This Sudoku puzzle can be solved with the help of small clue-numbers on the border lines between pairs of neighbouring squares of the grid.

My two digit number is special because adding the sum of its digits to the product of its digits gives me my original number. What could my number be?

There are nine teddies in Teddy Town - three red, three blue and three yellow. There are also nine houses, three of each colour. Can you put them on the map of Teddy Town according to the rules?

Label the joints and legs of these graph theory caterpillars so that the vertex sums are all equal.

The clues for this Sudoku are the product of the numbers in adjacent squares.

Place the 16 different combinations of cup/saucer in this 4 by 4 arrangement so that no row or column contains more than one cup or saucer of the same colour.

Bellringers have a special way to write down the patterns they ring. Learn about these patterns and draw some of your own.

This tricky challenge asks you to find ways of going across rectangles, going through exactly ten squares.

Can you recreate these designs? What are the basic units? What movement is required between each unit? Some elegant use of procedures will help - variables not essential.

How have "Warmsnug" arrived at the prices shown on their windows? Which window has been given an incorrect price?

A man has 5 coins in his pocket. Given the clues, can you work out what the coins are?

A challenging activity focusing on finding all possible ways of stacking rods.

A cinema has 100 seats. Show how it is possible to sell exactly 100 tickets and take exactly £100 if the prices are £10 for adults, 50p for pensioners and 10p for children.

Four small numbers give the clue to the contents of the four surrounding cells.

Whenever a monkey has peaches, he always keeps a fraction of them each day, gives the rest away, and then eats one. How long could he make his peaches last for?

Ben passed a third of his counters to Jack, Jack passed a quarter of his counters to Emma and Emma passed a fifth of her counters to Ben. After this they all had the same number of counters.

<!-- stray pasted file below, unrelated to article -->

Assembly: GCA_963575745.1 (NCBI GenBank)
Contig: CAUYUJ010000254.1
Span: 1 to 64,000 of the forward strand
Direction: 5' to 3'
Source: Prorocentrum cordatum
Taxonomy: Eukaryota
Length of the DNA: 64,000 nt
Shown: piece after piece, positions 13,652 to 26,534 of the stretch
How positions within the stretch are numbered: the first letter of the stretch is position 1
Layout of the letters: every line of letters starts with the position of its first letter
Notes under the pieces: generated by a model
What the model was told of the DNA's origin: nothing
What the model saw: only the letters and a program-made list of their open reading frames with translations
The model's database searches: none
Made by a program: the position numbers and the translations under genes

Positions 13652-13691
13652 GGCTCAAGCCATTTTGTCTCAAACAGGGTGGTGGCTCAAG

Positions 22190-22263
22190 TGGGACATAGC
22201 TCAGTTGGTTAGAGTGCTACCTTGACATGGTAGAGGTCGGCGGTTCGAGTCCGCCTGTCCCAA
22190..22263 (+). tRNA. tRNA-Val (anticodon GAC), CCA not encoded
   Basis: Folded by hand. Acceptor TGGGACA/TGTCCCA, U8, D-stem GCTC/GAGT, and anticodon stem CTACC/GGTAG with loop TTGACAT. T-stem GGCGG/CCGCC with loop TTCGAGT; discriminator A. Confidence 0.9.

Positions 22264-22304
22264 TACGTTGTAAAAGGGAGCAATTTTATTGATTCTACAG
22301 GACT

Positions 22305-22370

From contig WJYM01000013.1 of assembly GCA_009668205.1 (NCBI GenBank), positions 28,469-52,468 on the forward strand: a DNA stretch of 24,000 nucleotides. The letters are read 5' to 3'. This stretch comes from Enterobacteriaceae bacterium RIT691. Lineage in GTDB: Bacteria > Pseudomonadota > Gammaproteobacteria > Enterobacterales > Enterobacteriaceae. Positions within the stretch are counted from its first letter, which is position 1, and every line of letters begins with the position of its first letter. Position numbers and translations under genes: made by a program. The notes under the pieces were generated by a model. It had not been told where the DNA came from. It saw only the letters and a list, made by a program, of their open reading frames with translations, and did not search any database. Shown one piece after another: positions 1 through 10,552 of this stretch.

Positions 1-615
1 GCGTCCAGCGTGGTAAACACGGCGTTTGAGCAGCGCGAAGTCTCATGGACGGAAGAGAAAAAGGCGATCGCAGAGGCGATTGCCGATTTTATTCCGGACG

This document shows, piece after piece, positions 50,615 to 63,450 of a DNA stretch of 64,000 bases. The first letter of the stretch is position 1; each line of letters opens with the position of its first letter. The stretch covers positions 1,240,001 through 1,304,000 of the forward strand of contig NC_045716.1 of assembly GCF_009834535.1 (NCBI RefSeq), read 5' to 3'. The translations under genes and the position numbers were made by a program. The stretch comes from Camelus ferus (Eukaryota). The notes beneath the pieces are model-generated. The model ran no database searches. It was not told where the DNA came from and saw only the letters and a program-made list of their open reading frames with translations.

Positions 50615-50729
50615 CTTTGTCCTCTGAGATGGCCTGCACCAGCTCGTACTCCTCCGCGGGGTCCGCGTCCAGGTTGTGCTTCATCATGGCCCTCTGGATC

An irregular tetrahedron is composed of four different triangles. Can such a tetrahedron be constructed where the side lengths are 4, 5, 6, 7, 8 and 9 units of length?

Many natural systems appear to be in equilibrium until suddenly a critical point is reached, setting up a mudslide or an avalanche or an earthquake. In this project, students will use a simple. . . .

This challenging activity involves finding different ways to distribute fifteen items among four sets, when the sets must include three, four, five and six items.

Rather than using the numbers 1-9, this sudoku uses the nine different letters used to make the words "Advent Calendar".

An extra constraint means this Sudoku requires you to think in diagonals as well as horizontal and vertical lines and boxes of nine.

You need to find the values of the stars before you can apply normal Sudoku rules.

Four friends must cross a bridge. How can they all cross it in just 17 minutes?

The letters of the word ABACUS have been arranged in the shape of a triangle. How many different ways can you find to read the word ABACUS from this triangular pattern?

Can you arrange the numbers 1 to 17 in a row so that each adjacent pair adds up to a square number?